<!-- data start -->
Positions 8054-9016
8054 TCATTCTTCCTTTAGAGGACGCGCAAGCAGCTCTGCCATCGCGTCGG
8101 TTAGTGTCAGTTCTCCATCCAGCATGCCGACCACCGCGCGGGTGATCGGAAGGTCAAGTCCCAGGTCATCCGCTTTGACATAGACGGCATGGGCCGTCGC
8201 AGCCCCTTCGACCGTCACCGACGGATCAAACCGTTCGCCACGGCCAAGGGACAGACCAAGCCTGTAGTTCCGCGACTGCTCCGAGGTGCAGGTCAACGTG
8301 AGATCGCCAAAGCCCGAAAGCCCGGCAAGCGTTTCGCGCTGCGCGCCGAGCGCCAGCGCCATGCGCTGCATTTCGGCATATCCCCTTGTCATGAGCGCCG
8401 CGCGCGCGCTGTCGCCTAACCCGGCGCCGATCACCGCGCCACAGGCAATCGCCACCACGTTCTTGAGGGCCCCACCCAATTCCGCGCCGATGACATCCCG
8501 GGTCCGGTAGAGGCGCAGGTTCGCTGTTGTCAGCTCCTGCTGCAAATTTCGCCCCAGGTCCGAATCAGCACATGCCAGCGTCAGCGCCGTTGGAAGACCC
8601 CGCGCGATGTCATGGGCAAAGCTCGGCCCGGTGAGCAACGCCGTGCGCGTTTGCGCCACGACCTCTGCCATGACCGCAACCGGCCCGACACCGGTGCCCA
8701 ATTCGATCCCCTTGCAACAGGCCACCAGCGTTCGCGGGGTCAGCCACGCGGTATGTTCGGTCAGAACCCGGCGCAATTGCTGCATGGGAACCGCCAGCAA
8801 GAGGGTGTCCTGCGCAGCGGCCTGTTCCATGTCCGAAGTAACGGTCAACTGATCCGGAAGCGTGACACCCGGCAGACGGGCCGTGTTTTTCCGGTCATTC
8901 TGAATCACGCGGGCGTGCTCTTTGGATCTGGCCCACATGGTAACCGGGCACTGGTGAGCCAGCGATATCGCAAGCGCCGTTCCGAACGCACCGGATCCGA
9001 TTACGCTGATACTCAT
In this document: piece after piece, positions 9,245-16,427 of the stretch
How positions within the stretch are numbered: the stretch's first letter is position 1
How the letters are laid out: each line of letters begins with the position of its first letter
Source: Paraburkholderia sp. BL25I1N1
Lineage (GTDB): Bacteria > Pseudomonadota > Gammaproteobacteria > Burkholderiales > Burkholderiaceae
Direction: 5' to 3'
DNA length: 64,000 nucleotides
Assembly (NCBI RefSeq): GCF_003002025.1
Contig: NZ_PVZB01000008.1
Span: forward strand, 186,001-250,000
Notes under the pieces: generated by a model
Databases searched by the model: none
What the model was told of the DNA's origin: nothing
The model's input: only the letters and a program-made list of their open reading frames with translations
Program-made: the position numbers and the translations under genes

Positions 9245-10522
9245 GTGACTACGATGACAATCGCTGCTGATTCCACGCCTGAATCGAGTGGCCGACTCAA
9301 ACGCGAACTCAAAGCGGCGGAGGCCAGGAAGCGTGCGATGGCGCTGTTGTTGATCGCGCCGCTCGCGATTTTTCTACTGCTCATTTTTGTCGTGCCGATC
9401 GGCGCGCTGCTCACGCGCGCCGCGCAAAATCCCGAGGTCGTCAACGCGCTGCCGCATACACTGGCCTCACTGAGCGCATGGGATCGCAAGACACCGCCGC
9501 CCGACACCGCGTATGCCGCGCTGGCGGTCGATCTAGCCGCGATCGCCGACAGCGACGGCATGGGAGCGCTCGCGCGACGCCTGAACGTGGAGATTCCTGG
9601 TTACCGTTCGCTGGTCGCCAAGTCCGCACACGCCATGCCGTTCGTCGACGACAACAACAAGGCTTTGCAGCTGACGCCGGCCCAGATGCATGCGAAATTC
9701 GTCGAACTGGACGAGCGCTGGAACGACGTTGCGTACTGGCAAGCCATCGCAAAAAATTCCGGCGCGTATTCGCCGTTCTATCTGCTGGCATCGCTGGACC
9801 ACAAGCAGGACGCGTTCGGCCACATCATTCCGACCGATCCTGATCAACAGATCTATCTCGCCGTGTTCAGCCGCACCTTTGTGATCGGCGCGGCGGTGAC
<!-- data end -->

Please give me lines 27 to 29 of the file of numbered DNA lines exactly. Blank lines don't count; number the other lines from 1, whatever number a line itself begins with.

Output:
Program-made: the position numbers and the translations under genes

Positions 9245-10522
9245 GTGACTACGATGACAATCGCTGCTGATTCCACGCCTGAATCGAGTGGCCGACTCAA